12:12 GMT03 March 2021
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    A new law in the Indian state of Karnataka could have strange ramifications for tourists traveling to the republic. If any foreigner so much as sets foot in any kind of dance hall, club, or celebratory event, said event must be filmed by the authorities, because as India knows, the rest of the world can party pretty hard.

    The 2013 remake of the Great Gatsby may give a decidedly false impression of just how thoroughly Americans can throw down. Most parties do not feature falling mountains of annoying, silver confetti. Revelers rarely – if ever – wear feathers. And an unfortunately low number of get-togethers are DJ’d by Jay-Z.

    But Karnataka is prepared. Its new rule aims to ensure that if foreigners start any of those extravagant, debauched shenanigans, the government will have eyes on the scene.

    “[It’s] completely crazy,” one anonymous tourist told the Bangalore Mirror. “Whatever are they going to do next? I simply don’t understand.”

    The rule includes several provisions, all targeting foreign visitors, but which also place burdens on party planners. Event organizers must provide authorities with a headcount of all foreign guests. These guests are also forbidden from staying the night in the venue. In addition, any party or music events must end by 10 pm.

    And, the icing on the cake, officials from both the tourism and police departments must be permitted to record the event.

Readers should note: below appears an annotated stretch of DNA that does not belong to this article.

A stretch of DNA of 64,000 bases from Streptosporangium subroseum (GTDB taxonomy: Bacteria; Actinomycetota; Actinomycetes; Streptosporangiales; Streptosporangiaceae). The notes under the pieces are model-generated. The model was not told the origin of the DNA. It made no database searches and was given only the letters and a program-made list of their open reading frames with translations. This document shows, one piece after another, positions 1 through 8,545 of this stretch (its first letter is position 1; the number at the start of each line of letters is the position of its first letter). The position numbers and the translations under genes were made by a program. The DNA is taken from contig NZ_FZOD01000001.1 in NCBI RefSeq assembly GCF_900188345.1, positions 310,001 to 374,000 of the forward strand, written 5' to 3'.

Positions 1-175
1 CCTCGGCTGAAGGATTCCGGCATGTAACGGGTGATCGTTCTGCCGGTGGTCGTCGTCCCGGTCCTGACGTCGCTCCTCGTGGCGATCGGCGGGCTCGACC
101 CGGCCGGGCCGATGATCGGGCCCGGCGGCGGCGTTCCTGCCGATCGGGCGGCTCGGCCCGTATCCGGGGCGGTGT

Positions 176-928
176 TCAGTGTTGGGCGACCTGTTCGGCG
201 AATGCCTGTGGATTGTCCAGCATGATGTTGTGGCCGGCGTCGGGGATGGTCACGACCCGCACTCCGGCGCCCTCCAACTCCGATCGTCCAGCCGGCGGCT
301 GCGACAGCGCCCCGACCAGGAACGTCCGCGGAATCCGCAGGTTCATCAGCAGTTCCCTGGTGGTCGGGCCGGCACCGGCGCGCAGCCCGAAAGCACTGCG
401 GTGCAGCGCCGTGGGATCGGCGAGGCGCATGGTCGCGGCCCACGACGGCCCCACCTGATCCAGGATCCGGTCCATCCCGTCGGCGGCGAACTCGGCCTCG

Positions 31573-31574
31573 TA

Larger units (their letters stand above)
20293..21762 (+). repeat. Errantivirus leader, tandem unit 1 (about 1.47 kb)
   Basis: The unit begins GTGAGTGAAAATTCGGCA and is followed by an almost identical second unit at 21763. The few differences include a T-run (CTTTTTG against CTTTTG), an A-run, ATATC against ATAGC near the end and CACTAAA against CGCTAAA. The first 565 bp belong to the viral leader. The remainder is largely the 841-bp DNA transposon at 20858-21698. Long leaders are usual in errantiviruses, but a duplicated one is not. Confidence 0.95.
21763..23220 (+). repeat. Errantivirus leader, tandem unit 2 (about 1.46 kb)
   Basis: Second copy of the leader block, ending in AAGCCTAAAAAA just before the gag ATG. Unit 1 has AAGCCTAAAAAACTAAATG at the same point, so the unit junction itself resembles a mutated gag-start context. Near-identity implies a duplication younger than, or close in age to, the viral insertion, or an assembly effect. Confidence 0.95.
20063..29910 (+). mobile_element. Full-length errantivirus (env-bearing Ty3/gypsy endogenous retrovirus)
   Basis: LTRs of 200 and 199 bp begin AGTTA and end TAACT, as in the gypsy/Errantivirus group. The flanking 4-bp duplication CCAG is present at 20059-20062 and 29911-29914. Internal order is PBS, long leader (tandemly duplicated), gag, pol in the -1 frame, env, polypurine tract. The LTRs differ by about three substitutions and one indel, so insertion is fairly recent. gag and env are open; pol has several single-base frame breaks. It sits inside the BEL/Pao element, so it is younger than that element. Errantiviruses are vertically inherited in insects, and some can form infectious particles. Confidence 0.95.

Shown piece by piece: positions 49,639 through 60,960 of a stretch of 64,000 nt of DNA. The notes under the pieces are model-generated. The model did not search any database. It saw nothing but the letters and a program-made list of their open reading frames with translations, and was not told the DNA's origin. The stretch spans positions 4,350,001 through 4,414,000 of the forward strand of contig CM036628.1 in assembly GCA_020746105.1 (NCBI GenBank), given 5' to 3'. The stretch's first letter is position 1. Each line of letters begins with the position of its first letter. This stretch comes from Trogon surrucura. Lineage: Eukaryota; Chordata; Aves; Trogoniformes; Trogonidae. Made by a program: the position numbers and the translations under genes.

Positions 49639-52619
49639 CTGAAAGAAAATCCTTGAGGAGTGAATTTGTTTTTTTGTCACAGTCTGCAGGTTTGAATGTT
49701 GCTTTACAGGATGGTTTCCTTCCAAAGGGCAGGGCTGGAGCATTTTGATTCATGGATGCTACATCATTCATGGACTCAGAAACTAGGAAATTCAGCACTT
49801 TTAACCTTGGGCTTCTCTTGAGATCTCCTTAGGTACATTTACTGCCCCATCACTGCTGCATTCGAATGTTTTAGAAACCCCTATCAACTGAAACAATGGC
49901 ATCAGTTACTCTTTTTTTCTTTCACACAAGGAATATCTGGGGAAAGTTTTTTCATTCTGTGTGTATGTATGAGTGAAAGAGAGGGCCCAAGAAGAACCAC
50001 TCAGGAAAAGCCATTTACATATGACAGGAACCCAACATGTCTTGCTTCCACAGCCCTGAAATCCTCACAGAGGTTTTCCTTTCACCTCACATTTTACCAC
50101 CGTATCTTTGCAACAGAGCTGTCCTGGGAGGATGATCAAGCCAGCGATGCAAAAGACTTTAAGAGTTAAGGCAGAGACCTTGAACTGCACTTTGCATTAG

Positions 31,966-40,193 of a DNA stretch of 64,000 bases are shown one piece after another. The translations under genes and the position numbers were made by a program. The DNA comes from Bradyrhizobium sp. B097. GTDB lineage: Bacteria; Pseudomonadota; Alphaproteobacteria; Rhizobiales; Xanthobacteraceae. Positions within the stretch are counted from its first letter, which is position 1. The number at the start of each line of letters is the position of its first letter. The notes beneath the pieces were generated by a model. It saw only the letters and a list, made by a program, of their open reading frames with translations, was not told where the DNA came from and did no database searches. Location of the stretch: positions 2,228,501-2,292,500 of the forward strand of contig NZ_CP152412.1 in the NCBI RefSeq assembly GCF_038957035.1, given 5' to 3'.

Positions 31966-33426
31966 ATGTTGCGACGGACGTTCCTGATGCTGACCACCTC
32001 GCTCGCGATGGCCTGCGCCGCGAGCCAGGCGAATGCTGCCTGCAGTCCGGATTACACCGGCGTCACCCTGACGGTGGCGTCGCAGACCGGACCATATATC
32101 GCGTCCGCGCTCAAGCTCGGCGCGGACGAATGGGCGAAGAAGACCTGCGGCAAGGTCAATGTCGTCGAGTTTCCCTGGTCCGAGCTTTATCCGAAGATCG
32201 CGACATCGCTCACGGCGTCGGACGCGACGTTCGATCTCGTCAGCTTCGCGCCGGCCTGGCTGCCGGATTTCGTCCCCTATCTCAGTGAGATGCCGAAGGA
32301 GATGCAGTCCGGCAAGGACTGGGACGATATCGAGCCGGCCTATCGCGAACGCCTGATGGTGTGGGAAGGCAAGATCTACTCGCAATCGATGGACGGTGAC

The government deemed the law necessary after an incident at an event called Spring Zouk 2012. Organized in part by the state government to promote beach tourism, the festival proved embarrassing when several foreign couples were spotted “gyrating.”

    St. Mary's Island: site of Spring Zouk and scene of the crime
    © Flickr / Arun Prabhu
    St. Mary's Island: site of Spring Zouk and scene of the crime

    “We do not want a repeat of the incident,” an official from the tourism department told the Mirror. “These rules are meant to end display of sleaze in the state.”

    One can easily imagine the shock of that same official were he to watch almost anything on MTV.

    Aside from giving your grandmother a legal precedent to prevent you from taking that Spring Break, Fort Lauderdale trip, many have pointed out that if the law must exist, it should apply to everyone.

    “It’s a bit silly to police foreigners this way,” founder of ExpatLife India, Ema Trinidad, told the Mirror. “If it’s being done for security purposes, then it should apply to everyone uniformly.”

    Maria, another anonymous source and frequent partier, also criticized the rules.

    “Is this to say that we are not responsible while partying? We’re adults and we know what we’re doing. What makes them think that Indians don’t behave inappropriately at parties?”

    Again, we can probably attribute most of that blame to the Gatsby remake. F. Scott Fitzgerald wasn’t the only one that gaudy mess offended.

    indecency laws, surveillance, Trinidad, Karnataka, India
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